A Library Lesson, Part 2, Richard Paschall, Sunday Night Blog
Imagine Harold, Master of Time Manipulation, Lord of the Library and Sultan of the Schedule, being knocked off course by a tiny Harry Potter wannabe, but there he was. The assistant librarian left him standing in the middle of the Children’s Library with a pint-sized wizard-in-training, hoping to hear the exploits of a “real” boy wizard, Harry Potter. Harold did not know how to handle the situation.
When Harold retired from his job as a mechanical engineer at a large Midwestern manufacturing facility, he foresaw days of peaceful plans with little interference from other humans. People would be worked into the schedule as time allowed. But his retirement proved difficult to control and plans were more like wishes than regular schedules. Harold, however, was not easily dissuaded from keeping his schedule in tact.
“Can you read that story?” the little boy named after Harry Potter asked.
“Well, of course I can read it,” Harold answered. “I am sure you can read it too.” The little boy shook his head. “A few of the words might be difficult, but the librarian or your parents can help you with those words.” The boy shook his head again.
“I can’t read,” the boy said. He looked at Harold with sad eyes that would have melted anyone without the strong constitution of the Midwest planner.
“I am sure a boy your size can read just fine,” Harold declared. The little one shook his head some more. “What is this word?” Harold said pointing to the word “Harry” on the cover of the book.
“Harry,” declared little Harry.
“And this word,” Harold said as he pointed toward “Potter.”
“Potter,” the tiny wizard said.
“See,” Harold said, “you can read. What about this big word?” Harold pointed to “Sorcerer’s” and at that the little one started to cry.
“I don’t know,” Harry whimpered, leaving Harold with the most awkward feeling.
“Well it is nothing to cry about,” Harold tried to explain. “The bigger words will come to you.” Harry shook his head.
“I know ‘Harry’ because it is my name and ‘Potter’ too, but the others make no sense. They are all mixed up.”
“Mixed up?” Harold asked.
“Yes, it is because I am stupid,” Harry said. “I have that thing and my mother says I am stupid.”
“What thing?” Harold wanted to know.
“I don’t know,” little Harry cried. “Dish something!”
Harold had to think about this. He was convinced a boy that age should be able to read, and he could not imagine what his problem might be. My analytical mind went to work until he finally said to the boy, “Dyslexia?”
“I don’t know,” the boy shouted. After a moment he added more quietly, “maybe.”
“I see,” Harold said, but he didn’t really see at all. Harold had no experience with children and especially one with a special need. So the two boys stared at one another waiting for the next comment.
Finally, Harry said, “My mother drops me here all the time and tells me to read until I get it, but I don’t get it.” A tear rolled down Harry’s round little face. If anything could be said of this moment in Harold’s life, it might be that Harold never felt so uncomfortable. So Harold sat in the big chair, and Harry sat in the little chair of the underused Children’s library in the Florida town, both waiting to move on to the story of a real boy wizard.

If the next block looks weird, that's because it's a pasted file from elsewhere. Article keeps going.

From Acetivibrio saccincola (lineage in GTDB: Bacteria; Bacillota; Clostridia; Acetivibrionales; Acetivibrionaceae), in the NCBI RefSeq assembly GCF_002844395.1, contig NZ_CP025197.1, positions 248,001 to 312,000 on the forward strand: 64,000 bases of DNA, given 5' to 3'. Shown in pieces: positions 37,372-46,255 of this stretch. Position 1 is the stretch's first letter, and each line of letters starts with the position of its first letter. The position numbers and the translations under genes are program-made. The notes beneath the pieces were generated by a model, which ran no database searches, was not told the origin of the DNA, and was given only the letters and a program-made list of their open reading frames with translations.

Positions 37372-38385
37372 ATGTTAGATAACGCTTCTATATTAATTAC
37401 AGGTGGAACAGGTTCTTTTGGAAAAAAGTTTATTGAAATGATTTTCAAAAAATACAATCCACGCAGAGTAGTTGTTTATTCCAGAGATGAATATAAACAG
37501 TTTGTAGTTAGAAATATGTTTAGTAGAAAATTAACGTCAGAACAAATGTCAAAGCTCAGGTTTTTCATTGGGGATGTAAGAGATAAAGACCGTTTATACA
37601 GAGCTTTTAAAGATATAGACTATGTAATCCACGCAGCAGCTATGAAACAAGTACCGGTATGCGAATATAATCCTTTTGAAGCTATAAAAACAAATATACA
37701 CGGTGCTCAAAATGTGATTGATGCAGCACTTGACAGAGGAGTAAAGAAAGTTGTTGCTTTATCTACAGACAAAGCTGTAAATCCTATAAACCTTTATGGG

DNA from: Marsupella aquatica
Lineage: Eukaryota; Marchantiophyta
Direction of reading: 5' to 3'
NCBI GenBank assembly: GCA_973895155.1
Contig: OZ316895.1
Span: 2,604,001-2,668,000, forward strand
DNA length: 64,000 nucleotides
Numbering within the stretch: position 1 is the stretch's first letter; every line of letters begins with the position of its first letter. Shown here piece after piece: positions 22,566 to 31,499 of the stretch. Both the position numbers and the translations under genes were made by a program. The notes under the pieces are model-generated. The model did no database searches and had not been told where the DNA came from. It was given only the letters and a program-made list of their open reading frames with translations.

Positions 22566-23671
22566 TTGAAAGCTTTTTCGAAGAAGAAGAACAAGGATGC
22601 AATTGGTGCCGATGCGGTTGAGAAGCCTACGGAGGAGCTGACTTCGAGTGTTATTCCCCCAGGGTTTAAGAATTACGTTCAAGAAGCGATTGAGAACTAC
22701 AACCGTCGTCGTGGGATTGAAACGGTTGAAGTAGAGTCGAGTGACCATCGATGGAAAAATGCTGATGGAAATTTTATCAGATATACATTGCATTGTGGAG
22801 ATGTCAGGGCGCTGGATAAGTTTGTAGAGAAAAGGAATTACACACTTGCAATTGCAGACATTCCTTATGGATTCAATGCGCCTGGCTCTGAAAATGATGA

“Well, little one, haven’t you seen the movie?” Harold asked. Harry nodded.
“Then you don’t need the book,” Harold said.
“But I want to know what the book says,” Harry insisted.
Harold stared at the boy a long time. The little one had an angelic face and big eyes and a curious nature. He could not read but he wanted to know what was in books, and particularly “Harry Potter and the Sorcerer’s Stone.” Actually, they both wanted to know what was in the book, but Harold could not imagine starting over. He had already completed the opening chapters and reading out loud was so…SLOW! After considerable thought Harold finally said, “OK, I will read to you until it is time to leave, but that’s all I can do. I don’t think we will get very far.”
“OK,” the boy agreed and waited for the story to begin.
“Chapter One,” Harold started, “The Boy Who Lived.” From there Harold read on until his watch sounded an alarm at 5 minutes to five. At that he closed the book and announced “It is time for me to go.”
“Ok,” the boy said. “Can we finish tomorrow?”
“No,” Harold said. “I have plans tomorrow and the book is too long to finish anyway.”
“The next day?” Harry asked.
“No,” Harold insisted. “I will not be back before Tuesday.”
“Ok,” Harry agreed.
This set Harold into a bit of a panic, “I mean, I am not sure about that. Maybe someone else can read to you. I am not a good reader. I am sure that the woman who reads books will be back soon and she can read it.” The boy just stared, so Harry went on. “I am not sure of my schedule and I don’t know about reading, besides I am not good at reading out loud.”
With nothing but a staring face looking up at him, Harold finally said, “We’ll see.” At that, he got up, patted the boy on the top of the head and left the room. When he got to the front desk, he put the book down as if to turn it in.
“Are you done with this book?” the librarian asked.
“Maybe,” a befuddled Harold replied. “I don’t know.” He left the book, walked down the few stairs to the entrance and out into the Florida sun.
Related: The “Harold stories” in order: “Soup and Sandwich,” “The Case With The Missing Egg,” “Come Monday, It Will Be Alright,” “A Tuesday Mystery,” “A Tuesday Fantasy With Harold,” “A Wild West Wednesday,” “A Library Lesson“